can be given 1/2-1 cc at a time when diluted to 0.5 mg/ml
Three categories of ED presentations (Annals 41:1, April 2003; excellent review article):
- Severely Increased BP: no treatment, f/u within a week
- Hypertensive Urgency: Increased BP (DBP >115 to 120 mm Hg) with evidence of prior, but not active end organ damage. Examples are a patient with a history of MI or CVA
- Hypertensive Emergency: Increased BP with signs of acute end organ damage
There is no longer any category for severe increase BP.
Hypertensive urgencies and emergencies
Patients with marked BP elevations and acute target-organ damage (e.g.,
encephalopathy, myocardial infarction, unstable angina, pulmonary edema,
eclampsia, stroke, head trauma, life-threatening arterial bleeding, or aortic
dissection) require hospitalization and parenteral drug therapy.
1 Patients with
markedly elevated BP but without acute target organ damage usually do not
require hospitalization, but they should receive immediate combination oral
antihypertensive therapy. They should be carefully evaluated and monitored
for hypertension-induced heart and kidney damage and for identifiable causes
of hypertension. (See table 4.)
Hypertensive Crises: Emergencies and Urgencies
Hypertensive emergencies are characterized by
severe elevations in BP (>180/120 mmHg) complicated
by evidence of impending or progressive target
organ dysfunction. They require immediate
BP reduction (not necessarily to normal) to prevent
or limit target organ damage.
include hypertensive encephalopathy, intracerebral
hemorrhage, acute MI, acute left ventricular
failure with pulmonary edema, unstable angina
pectoris, dissecting aortic aneurysm, or eclampsia.
Hypertensive urgencies are those situations associated
with severe elevations in BP without progressive
target organ dysfunction. Examples include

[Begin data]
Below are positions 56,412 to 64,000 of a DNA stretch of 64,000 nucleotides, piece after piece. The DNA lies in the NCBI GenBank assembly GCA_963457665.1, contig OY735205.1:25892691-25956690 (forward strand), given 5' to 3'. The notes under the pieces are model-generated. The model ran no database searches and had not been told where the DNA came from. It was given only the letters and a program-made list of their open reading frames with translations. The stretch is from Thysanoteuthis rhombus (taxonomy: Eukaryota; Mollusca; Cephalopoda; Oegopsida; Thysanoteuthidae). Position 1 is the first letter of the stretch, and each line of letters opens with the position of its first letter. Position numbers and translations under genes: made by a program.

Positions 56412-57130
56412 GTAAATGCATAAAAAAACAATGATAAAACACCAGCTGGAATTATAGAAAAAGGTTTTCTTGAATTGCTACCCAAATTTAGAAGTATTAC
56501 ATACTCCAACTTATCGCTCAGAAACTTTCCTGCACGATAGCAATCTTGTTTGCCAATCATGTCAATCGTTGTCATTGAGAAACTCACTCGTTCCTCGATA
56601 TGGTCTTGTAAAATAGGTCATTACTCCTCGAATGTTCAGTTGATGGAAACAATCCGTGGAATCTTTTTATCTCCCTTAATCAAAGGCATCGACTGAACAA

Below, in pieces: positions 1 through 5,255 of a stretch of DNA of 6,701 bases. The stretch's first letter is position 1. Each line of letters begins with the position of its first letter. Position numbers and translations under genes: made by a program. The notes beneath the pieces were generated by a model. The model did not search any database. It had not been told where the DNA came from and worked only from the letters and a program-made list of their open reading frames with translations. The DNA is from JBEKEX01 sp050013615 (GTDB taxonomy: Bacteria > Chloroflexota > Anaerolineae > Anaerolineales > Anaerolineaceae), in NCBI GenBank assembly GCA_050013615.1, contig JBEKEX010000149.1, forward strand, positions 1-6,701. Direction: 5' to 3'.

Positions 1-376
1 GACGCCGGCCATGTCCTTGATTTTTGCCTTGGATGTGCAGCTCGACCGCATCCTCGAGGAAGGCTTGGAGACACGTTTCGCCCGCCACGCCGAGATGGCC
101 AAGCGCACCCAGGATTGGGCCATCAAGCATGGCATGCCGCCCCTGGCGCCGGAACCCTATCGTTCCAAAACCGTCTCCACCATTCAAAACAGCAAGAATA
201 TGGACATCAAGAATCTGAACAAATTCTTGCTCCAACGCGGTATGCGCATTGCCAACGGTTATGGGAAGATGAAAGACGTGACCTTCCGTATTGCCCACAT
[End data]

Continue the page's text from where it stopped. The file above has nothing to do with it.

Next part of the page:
upper levels of stage II hypertension associated
with severe headache, shortness of breath,
epistaxis, or severe anxiety. The majority of these
patients present as noncompliant or inadequately
treated hypertensive individuals, often with little
or no evidence of target organ damage.
Early triage to establish the appropriate therapeutic
strategies for these patients is critical to limiting
morbidity and mortality.
314 Patients presenting
with severe hypertension may represent as
much as 25 percent of all patient visits to busy
urban emergency rooms (ERs).
Patients with hypertensive emergencies should be
admitted to an intensive care unit for continuous
monitoring of BP and parenteral administration
of an appropriate agent (table 23). The initial
goal of therapy in hypertensive emergencies is to
reduce mean arterial BP by no more than 25 percent
(within minutes to 1 hour), then if stable, to
160/100110 mmHg within the next 26 hours.
Excessive falls in pressure that may precipitate
renal, cerebral, or coronary ischemia should be
avoided. For this reason, short-acting nifedipine
is no longer considered acceptable in the initial
treatment of hypertensive emergencies or urgencies.
If this level of BP is well tolerated and the
patient is clinically stable, further gradual reductions
toward a normal BP can be implemented
in the next 2448 hours. There are exceptions